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Let $X,Y$ be Banach spaces and $U$ a closed subspace of $X$, and further $S\in BL(U,Y)$.

Show in the case $Y=\ell^{\infty}$ that there exists a $T\in BL(X,Y)$ so that $T\vert_{U}=S$ and $\vert\vert T \vert \vert = \vert \vert S \vert \vert$

As a hint, I am supposed to use Hahn Banach on the functionals $\ell_{n}:u \mapsto (Su)(n)$.

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    $\begingroup$ $(Su)(n)$ denotes the $n$-th entry of $Su \in \ell^\infty$ so $Su(n)$ belongs to the $\mathbb{C}$ (or $\mathbb{R}$ if your Banach spaces are over $\mathbb{R}$). This means that $\ell_n$ is actually a linear functional defined on $U$. You should try extending that functional to all of $X$. $\endgroup$ – Rhys Steele Jul 26 at 17:34
  • $\begingroup$ Try considering $T: X \to Y$ defined by $(Tx)(n) = k_n(x)$ $\endgroup$ – Rhys Steele Jul 26 at 18:51
  • $\begingroup$ @RhysSteele I've updated my answer, did I get it right? $\endgroup$ – MinaThuma Jul 27 at 13:13
  • $\begingroup$ Yes, this is all looks good. You should post this work as an answer to the question $\endgroup$ – Rhys Steele Jul 27 at 14:23
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Consider any $u \in U$, we have that $\ell_{n} $ defines a functional on $U$ in the $\ell_{n}(Su)=(Su)(n)$ so the projection onto $n-$th coordinate. since $Su\in \ell^{\infty}$ for all $u \in U$, we have that $\vert \ell_{n}(u)\vert=\vert (Su)(n)\vert\leq \vert\vert S\vert \vert\times \vert \vert u\vert\vert_{\infty}$ so $\vert\vert \ell_{n} \vert \vert_{*}\leq\vert\vert S\vert \vert$ so for any $n \in \mathbb N$ we have $\ell_{n}$ is a bounded linear functional. All of these $\ell_{n}$ can be extended to $X$ by Hahn-Banach while maintaining the same norm, i.e. extend $\ell_{n}$ to $k_{n}:X \to \mathbb K$ where $\vert\vert k_{n}\vert\vert_{*}= \vert\vert \ell_{n}\vert \vert_{*}$.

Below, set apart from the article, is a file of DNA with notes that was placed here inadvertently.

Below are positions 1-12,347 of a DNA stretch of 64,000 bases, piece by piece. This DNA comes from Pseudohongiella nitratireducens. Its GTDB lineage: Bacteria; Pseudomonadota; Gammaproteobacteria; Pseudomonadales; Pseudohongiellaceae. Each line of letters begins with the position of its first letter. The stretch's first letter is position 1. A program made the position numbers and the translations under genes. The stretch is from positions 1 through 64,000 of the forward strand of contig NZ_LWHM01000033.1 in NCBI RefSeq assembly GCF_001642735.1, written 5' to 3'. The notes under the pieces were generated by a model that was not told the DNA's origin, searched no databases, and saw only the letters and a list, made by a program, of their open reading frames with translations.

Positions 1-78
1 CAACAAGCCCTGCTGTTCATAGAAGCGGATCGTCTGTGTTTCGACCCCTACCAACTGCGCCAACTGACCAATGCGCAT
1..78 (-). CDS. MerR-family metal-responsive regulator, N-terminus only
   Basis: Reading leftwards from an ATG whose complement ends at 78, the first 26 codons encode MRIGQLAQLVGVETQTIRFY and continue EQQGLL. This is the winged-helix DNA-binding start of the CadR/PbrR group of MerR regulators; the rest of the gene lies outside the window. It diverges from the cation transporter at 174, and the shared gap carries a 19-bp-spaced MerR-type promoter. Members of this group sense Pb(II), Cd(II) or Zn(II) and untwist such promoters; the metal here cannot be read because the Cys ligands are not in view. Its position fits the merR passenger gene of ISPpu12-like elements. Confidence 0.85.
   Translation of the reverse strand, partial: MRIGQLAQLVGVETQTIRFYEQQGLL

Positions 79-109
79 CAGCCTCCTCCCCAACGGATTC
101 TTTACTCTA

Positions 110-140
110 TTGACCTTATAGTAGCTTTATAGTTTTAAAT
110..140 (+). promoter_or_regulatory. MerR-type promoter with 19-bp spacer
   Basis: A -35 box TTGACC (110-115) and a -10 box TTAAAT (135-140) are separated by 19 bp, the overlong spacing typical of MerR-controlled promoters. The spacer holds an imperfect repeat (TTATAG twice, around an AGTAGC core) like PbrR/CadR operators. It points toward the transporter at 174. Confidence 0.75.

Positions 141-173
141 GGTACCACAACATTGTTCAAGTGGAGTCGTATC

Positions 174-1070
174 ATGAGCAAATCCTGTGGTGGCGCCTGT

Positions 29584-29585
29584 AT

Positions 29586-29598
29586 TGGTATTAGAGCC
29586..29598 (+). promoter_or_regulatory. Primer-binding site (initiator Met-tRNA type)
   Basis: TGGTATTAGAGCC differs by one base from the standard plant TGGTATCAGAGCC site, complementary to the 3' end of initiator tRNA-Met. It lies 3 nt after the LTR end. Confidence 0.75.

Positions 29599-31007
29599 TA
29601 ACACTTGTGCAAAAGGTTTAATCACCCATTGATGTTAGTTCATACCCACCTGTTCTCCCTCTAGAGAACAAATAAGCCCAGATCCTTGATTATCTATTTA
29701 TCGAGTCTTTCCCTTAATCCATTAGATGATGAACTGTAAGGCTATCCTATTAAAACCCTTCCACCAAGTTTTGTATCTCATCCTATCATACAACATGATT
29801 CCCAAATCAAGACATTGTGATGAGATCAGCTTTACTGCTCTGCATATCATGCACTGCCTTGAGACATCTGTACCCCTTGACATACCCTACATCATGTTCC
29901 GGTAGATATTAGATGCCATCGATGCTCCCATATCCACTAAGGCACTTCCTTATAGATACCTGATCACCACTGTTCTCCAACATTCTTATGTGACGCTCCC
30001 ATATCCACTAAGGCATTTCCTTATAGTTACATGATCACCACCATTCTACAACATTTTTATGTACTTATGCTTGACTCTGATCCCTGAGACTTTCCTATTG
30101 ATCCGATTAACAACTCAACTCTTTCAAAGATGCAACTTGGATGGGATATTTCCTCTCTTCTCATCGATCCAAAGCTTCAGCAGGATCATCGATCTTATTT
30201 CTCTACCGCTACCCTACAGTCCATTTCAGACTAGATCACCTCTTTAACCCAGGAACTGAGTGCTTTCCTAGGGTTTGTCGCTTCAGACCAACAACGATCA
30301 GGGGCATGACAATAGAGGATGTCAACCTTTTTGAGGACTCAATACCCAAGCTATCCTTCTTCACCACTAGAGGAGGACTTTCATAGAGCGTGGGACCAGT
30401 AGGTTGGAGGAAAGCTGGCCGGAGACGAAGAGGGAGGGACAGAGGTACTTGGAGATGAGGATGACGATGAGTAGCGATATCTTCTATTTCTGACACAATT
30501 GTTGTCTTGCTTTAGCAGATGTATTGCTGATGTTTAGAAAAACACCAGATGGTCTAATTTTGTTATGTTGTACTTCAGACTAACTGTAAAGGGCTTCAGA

Now consider the operator $T: X \to \ell^{\infty}$ where $x \mapsto (k_{n}(x))_{n}$

Note that for any $u \in U$ we have that $Tu=(k_{n}(u))_{n}=(\ell_{n}(u))_{n}=(Su(n))_{n}=Su$ so $T\vert_{U}=S$

Now that show that $\vert \vert T \vert \vert =\vert\vert S \vert \vert$.

$T$ is an extension of $S$ so $\vert \vert T \vert \vert \geq\vert\vert S \vert \vert$ is trivial. And for $\leq$:

Note that for any $\vert \vert x\vert \vert=1$, we have that $\vert\vert Tx\vert \vert_{\infty}= \vert\vert (k_{n}(x))_{n}\vert \vert_{\infty}\leq\sup\limits_{n \in \mathbb N} \vert \vert k_{n}\vert\vert_{*}=\sup\limits_{n \in \mathbb N} \vert \vert \ell_{n}\vert\vert_{*}\leq \vert \vert S\vert \vert_{*}$

Hence $\vert \vert T \vert \vert = \vert \vert S \vert \vert$.

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